Latest articles

Canola finds some support in thin, choppy trading week

Early planting in Brazil boosts the soy supply outlook

ICE canola futures touched their lowest levels in more than a year on Nov. 20, but managed to uncover some support to the downside and were relatively steady on the week by Friday, Nov. 23.

Activity, however, was thin and choppy, with markets in the U.S. closed for part of the week due to the U.S. Thanksgiving holiday. Soybeans and canola were both lower Monday morning when activity resumed after the holiday.

Farmer canola deliveries have slowed down from the levels seen during the height of the harvest, but supplies are still coming into the commercial pipeline at a good pace. Concerns over the quality of later-harvested crops had producers looking just to move some canola rather than store it over the winter.

Producer deliveries during the week ended Nov. 18 came in at 325,200 tonnes, down slightly from the previous week and the lowest since the end of September. However, exports and the domestic crush were also down on the week, with total end-user demand starting to fall off the year-ago pace. Visible supplies in the commercial pipeline edged up to 1.35 million tonnes, which should limit any significant nearby buying interest.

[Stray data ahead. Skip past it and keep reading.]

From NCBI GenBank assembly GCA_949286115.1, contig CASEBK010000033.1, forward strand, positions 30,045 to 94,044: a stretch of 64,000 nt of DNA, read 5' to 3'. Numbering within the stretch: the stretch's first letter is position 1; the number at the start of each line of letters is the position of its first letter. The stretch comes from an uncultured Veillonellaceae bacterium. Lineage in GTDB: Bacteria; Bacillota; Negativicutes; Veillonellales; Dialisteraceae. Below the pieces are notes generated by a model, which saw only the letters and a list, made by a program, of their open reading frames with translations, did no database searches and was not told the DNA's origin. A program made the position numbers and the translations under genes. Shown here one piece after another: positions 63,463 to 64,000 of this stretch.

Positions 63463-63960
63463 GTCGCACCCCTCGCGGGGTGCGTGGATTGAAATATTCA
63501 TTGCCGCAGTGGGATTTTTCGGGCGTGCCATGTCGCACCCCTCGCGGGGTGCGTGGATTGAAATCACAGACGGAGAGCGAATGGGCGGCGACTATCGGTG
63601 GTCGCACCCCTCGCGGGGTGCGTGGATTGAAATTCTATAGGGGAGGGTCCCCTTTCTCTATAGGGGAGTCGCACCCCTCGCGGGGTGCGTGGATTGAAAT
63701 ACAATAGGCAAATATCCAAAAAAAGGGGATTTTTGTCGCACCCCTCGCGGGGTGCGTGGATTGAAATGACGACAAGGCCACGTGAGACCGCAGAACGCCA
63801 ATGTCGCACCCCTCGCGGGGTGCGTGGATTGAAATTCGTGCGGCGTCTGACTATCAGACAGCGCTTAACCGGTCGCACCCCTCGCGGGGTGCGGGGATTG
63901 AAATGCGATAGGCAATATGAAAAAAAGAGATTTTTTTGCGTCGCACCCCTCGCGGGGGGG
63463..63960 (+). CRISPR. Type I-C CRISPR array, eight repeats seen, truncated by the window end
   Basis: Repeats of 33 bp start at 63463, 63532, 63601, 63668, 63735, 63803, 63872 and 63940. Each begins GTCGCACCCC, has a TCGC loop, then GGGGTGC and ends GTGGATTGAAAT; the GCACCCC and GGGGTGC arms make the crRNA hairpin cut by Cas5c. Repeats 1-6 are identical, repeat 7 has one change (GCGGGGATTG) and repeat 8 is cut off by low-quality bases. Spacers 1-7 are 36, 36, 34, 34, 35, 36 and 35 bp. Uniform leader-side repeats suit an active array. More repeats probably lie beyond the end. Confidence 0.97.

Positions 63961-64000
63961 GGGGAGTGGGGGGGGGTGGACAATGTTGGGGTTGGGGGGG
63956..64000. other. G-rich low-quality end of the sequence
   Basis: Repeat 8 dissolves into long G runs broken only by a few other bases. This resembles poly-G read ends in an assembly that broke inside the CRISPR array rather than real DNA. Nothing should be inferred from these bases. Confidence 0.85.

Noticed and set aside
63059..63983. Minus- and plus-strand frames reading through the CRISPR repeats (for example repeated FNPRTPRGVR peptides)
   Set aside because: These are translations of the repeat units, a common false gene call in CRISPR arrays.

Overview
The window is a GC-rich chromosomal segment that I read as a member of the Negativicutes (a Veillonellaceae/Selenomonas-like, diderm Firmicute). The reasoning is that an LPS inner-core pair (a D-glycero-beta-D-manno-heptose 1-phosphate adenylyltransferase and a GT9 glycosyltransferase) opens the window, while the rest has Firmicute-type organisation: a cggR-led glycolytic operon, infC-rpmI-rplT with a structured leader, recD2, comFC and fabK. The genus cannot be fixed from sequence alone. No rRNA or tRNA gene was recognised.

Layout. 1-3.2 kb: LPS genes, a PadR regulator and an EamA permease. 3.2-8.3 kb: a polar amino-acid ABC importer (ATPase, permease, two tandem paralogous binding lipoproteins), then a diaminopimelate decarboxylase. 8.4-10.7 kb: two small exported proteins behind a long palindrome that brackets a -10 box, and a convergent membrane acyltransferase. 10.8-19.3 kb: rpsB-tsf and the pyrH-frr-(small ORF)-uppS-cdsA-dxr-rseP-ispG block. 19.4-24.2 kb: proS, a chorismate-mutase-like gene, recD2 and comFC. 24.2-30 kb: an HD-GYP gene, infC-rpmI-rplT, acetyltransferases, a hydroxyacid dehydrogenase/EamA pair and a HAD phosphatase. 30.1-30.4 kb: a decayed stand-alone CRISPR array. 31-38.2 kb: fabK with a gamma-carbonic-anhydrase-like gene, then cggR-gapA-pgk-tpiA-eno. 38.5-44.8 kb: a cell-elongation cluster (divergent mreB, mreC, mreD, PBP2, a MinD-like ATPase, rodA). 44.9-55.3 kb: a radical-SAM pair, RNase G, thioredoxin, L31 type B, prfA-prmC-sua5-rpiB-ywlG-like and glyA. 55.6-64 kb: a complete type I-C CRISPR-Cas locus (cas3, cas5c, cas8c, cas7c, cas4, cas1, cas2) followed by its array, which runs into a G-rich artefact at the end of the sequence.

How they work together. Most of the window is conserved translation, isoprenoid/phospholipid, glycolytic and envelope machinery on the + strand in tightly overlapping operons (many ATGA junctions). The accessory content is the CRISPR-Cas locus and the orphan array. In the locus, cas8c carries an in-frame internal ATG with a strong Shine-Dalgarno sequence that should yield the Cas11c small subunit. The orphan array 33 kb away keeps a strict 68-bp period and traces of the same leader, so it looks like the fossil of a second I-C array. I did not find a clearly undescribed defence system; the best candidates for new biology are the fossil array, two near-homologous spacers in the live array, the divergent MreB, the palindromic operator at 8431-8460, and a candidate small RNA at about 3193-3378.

Bearish technical signals should also temper any chances for an upside bounce in canola, with speculators growing their net short positions in the market.

The January contract sees major support around the $470-per-tonne level, but has room to fall to $450, according to analysts.

Heading through the winter months, canola will take more direction from outside factors such as the Chicago soy market and South American growing conditions.

Soybean planting in Brazil has run well ahead of normal for this time of year, with the early start adding to expectations for a large crop in the country.

Both Brazil and Argentina have seen increased export demand as the trade war between the U.S. and China has led to a shift in global flow of soybeans.

Chinese President Xi Jinping and U.S. President Donald Trump are expected to meet at the G20 summit being held in Buenos Aires from Nov. 30 to Dec. 1, with trade relations at the top of the two leaders’ agendas. Opinions are divided over whether anything constructive will come of the meeting, but any news one way or the other should sway the agriculture markets.

Corn futures trended lower during the Thanksgiving holiday week, while wheat values managed to recover off of nearby lows. Export demand finally shows signs of picking up for U.S. wheat, as prices look more competitive on the global market.

About the author

Columnist

Phil Franz-Warkentin writes for Commodity News Service Canada, a Winnipeg company specializing in grain and commodity market reporting.

explore

Stories from our other publications

Comments